“Buxton’s Day Arrives,” blared the 60-point headline in this newspaper the morning of Byron Buxton’s major league debut 15 months ago, a display of anticipation rare for a rookie. And while a smaller headline right below it warned “Expect him to struggle some,” it’s not clear anyone believed it.

They do now.

Buxton, rated the best prospect in the sport in both 2014 and 2015, has experienced the introduction to the major leagues that hundreds of players before him have endured: Confidence-shaking strikeouts, morale-eroding slumps, humbling demotions and an array of adjustments made in the hope that the minor league success that felt so preordained and inevitable can be recaptured on a bigger stage.

There’s no doubt that Twins fans, thirsting for positive news amid a years-long decline, are disappointed that a player billed as the franchise’s own Mike Trout or Bryce Harper has not stormed his way to a Rookie of the Year award, or even MVP. But there’s even less doubt that those expectations always were unfair to a barely-old-enough-to-shave novice.

“It’s not unusual for projections to outstrip reality at first with younger players, especially someone with the buildup he’s received,” Twins manager Paul Molitor said of his still-a-rookie center fielder. “The talents he has — I don’t want to say it’s a burden, but the extra attention a player like him is afforded, particularly with all the focus on minor leagues that didn’t used to exist, can give the impression that success is a given right away. That’s not the way it works, with very few exceptions.”

Well, maybe it is a burden. Buxton himself has grown used to being asked about his difficulties hitting the ball hard against pitchers with far more experience than he has — the 22-year-old Georgian has yet to face a major league pitcher younger than he is. And he has remained unflaggingly optimistic, at least publicly, about learning his craft in a bright spotlight.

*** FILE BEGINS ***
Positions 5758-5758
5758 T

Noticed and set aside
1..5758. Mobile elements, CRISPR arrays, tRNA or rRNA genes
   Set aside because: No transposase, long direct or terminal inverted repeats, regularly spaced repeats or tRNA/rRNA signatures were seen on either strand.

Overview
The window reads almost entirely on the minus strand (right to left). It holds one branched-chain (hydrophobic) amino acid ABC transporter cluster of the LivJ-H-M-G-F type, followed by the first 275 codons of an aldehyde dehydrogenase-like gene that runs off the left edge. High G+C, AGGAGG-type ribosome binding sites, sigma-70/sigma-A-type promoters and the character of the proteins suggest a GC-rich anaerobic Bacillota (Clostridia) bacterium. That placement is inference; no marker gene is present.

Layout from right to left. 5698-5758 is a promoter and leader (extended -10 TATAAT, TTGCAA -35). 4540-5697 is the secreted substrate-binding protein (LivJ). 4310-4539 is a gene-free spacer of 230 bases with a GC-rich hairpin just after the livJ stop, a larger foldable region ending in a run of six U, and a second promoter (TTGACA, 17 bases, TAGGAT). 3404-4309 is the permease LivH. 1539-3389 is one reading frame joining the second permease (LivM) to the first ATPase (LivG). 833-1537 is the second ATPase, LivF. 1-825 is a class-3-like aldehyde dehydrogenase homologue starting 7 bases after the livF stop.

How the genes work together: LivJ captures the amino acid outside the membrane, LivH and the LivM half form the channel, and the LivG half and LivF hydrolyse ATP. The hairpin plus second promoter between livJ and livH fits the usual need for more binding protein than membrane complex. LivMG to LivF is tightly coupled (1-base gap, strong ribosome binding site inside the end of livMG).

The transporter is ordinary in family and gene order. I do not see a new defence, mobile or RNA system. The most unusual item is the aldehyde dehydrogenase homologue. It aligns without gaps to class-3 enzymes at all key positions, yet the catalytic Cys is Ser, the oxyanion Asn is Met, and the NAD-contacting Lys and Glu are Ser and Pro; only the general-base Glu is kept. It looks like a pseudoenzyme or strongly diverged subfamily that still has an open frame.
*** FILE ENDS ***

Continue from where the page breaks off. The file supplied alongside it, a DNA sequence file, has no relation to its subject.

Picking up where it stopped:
“I’m feeling more comfortable all the time,” Buxton said earlier this month, after his fourth call-up from the minor leagues. “I know what [pitchers] are trying to do to me, and I’m making the adjustments.”

Specifically, he has adopted a small leg kick during the pitcher’s windup, he said, a timing device that he frequently used in the minors, but abandoned for awhile in the majors in hopes that less movement would mean better vision as the pitch approaches. “It’s a small thing, but it [adds to my] comfort level at the plate,” Buxton said. “It starts my swing earlier.”

By doing so, Buxton hopes to get his bat into the strike zone more quickly, addressing one of his most nagging problems: making contact. Only 67.9 percent of his swings connect with the pitch, according to fangraphs.com’s calculations, ranking him among the bottom 20 hitters in the majors. (An average hitter connects on roughly 80 percent of his swings.) That, and the fact that he swings at 34 percent of pitches outside the strike zone, helps explain Buxton’s 35.8 percent strikeout rate, which is third highest in the game among players with 200 plate appearances.

“His swing path and swing plane has been problematic over the last year. He had the most natural, flattest, controlled swing ever coming up, but as he’s gotten bigger, as he’s faced better pitchers, as he’s tried to handle breaking balls, his swing plane was not in a good place,” said Mike Radcliff, the Twins vice president of player personnel. “That’s normal for a young hitter, and it’s gotten a lot better now.”